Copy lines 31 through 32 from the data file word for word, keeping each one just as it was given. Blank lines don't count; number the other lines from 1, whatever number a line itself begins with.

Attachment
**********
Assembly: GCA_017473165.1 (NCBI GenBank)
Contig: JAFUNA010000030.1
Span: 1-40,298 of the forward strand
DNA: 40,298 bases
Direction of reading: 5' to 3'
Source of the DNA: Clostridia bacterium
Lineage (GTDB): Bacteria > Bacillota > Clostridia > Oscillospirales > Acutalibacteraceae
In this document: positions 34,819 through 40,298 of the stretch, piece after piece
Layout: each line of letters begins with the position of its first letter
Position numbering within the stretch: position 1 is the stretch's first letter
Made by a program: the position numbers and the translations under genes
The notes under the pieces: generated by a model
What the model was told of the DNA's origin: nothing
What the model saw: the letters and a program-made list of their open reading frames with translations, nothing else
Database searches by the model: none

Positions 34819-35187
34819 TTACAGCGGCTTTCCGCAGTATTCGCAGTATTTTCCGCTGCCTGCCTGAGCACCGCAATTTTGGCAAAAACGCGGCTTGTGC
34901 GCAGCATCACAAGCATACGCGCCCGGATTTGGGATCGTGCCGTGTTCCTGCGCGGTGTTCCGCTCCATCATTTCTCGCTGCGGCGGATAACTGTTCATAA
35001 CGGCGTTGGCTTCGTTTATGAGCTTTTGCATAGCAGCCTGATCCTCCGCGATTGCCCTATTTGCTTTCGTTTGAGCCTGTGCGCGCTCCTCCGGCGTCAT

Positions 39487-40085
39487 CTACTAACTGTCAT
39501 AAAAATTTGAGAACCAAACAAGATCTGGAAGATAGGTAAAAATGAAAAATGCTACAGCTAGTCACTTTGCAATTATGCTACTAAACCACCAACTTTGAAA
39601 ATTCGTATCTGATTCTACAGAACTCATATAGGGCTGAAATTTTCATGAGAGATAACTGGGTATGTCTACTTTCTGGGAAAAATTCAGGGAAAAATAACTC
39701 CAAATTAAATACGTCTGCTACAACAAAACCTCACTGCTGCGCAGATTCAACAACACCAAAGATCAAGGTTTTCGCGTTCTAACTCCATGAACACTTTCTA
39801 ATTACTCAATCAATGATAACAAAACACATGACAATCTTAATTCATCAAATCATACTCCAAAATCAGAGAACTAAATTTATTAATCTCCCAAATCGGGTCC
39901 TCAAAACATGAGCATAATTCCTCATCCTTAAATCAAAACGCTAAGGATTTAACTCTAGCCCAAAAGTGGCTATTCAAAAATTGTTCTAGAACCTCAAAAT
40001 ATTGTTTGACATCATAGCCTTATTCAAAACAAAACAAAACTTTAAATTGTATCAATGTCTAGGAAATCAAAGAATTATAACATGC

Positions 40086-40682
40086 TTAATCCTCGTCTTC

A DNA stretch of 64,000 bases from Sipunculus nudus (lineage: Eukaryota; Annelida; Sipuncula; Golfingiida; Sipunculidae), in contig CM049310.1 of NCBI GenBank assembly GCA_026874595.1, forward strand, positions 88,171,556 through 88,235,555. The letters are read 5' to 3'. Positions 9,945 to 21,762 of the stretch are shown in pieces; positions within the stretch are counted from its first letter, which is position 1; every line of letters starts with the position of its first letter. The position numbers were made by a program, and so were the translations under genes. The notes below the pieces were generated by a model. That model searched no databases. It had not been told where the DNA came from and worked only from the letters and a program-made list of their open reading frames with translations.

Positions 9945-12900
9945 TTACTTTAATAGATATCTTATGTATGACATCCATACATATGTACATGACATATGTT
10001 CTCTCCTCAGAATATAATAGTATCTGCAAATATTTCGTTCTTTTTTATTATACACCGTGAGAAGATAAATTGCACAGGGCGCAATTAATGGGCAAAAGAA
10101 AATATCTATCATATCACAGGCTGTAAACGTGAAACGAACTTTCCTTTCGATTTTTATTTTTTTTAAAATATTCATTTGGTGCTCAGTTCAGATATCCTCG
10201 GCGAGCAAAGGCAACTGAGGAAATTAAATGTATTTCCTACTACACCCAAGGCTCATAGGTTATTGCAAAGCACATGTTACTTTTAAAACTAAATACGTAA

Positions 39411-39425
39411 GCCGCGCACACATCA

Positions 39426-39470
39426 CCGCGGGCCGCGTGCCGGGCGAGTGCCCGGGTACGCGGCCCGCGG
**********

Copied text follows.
Positions 9945-12900
9945 TTACTTTAATAGATATCTTATGTATGACATCCATACATATGTACATGACATATGTT